Polonnaruwa, the medieval capital of Sri Lanka, rose to fame after the decline of Anuradhapura. The largest man-made reservoir, the Parakrama Samudraya, was built during King Parkaramabahu’s reign and it is larger that the Colombo harbour. The ruins of Shiva Devales and Hindu style decors show the blend of the influence of Hindu culture on Sinhala Buddhist culture. In the complex of Gal Viharaya, there are imposing Buddha sculptures in granite. This is one of the most evocative pieces of sculpture in the world. A unique style of brick work architecture is also seen at Lankathilake Viharaya.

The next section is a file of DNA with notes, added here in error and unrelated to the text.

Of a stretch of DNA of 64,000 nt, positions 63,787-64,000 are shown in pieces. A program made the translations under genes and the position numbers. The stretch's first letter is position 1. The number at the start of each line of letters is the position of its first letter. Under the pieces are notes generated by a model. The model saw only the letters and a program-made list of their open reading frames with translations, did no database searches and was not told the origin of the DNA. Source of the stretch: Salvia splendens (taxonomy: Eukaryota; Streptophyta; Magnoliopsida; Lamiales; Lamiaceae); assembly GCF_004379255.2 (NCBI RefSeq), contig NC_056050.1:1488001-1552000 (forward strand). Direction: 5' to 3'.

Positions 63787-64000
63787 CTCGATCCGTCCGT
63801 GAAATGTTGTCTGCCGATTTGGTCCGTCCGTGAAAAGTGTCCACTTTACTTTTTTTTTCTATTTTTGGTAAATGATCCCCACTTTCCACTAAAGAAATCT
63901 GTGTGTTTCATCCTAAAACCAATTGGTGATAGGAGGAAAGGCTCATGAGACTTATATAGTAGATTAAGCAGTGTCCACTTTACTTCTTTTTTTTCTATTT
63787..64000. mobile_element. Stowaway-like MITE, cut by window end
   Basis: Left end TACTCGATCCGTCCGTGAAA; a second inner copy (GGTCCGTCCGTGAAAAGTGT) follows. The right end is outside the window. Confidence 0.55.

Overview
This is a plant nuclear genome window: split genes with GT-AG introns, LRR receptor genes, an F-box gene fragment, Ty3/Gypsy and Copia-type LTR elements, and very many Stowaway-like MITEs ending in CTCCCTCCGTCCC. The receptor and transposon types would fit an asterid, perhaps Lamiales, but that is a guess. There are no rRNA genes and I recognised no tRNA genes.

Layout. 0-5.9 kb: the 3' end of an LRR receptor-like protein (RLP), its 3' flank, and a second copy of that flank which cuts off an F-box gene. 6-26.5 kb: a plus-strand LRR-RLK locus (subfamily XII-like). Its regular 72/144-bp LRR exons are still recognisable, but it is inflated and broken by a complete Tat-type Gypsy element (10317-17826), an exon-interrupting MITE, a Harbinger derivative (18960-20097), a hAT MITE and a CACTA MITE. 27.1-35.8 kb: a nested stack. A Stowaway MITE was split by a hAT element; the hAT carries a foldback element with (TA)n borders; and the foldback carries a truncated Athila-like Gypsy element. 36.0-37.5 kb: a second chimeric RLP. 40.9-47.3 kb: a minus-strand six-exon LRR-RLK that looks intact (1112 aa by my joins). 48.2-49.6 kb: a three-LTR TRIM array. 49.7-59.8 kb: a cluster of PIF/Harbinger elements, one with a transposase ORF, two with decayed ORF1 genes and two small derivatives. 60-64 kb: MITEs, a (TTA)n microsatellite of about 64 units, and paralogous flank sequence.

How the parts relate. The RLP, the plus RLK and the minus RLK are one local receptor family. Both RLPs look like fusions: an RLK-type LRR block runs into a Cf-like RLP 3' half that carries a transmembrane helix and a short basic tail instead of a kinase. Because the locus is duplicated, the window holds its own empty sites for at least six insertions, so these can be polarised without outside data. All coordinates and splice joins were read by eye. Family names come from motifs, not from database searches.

The other interesting places are the ruins of the King’s Council Chamber, the Royal Pavilion, Kiri Vehera and Gal Viharaya. All these places show the high standards of stone craft and artistry of this era.There are 658 villages in the district under seven local government authorities. From the sixth century A.D. onwards Polonnaruwa became increasingly important and demographic expansion in the area is indicated by the construction of shrine rooms, an alternative residence for the Anuradhapura kings and hospitals at Polonnaruwa during the reigns of Silakal (518-31), Aggabodi-III (629- 30) Aggabodhi-IV (667-83) and UdayaI (793-801). The South Indian Chola empire which conquered the northern part of Sri Lanka in 1017 A.D. established its capital in Polonnaruwa for 53 years until 1070 A.D. After the Cholas were expelled, the Sinhala kings too selected Polonnaruwa as their capital and it flourished for nearly two centuries until 1215 A.D. Once again the South Indian invader Magha conquered Polonnaruwa in 1215 and with his atrocious rule the Sinhala nobility drifted to the South west and established kingdoms in Dambadeniy and Yapahuwa.